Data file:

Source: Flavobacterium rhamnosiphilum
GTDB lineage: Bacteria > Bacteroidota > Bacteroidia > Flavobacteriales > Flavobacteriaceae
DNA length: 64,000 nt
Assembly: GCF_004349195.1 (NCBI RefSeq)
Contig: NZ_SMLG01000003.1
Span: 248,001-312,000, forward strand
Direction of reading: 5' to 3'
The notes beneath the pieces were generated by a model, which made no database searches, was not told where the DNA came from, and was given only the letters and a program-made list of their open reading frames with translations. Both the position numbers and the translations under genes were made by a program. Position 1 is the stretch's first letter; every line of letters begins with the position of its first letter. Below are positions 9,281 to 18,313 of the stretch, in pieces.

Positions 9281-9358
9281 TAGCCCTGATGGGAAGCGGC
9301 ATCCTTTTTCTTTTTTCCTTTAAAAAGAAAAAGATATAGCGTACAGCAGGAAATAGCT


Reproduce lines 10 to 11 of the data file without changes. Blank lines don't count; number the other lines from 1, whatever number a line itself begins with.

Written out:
9281 TAGCCCTGATGGGAAGCGGC
9301 ATCCTTTTTCTTTTTTCCTTTAAAAAGAAAAAGATATAGCGTACAGCAGGAAATAGCT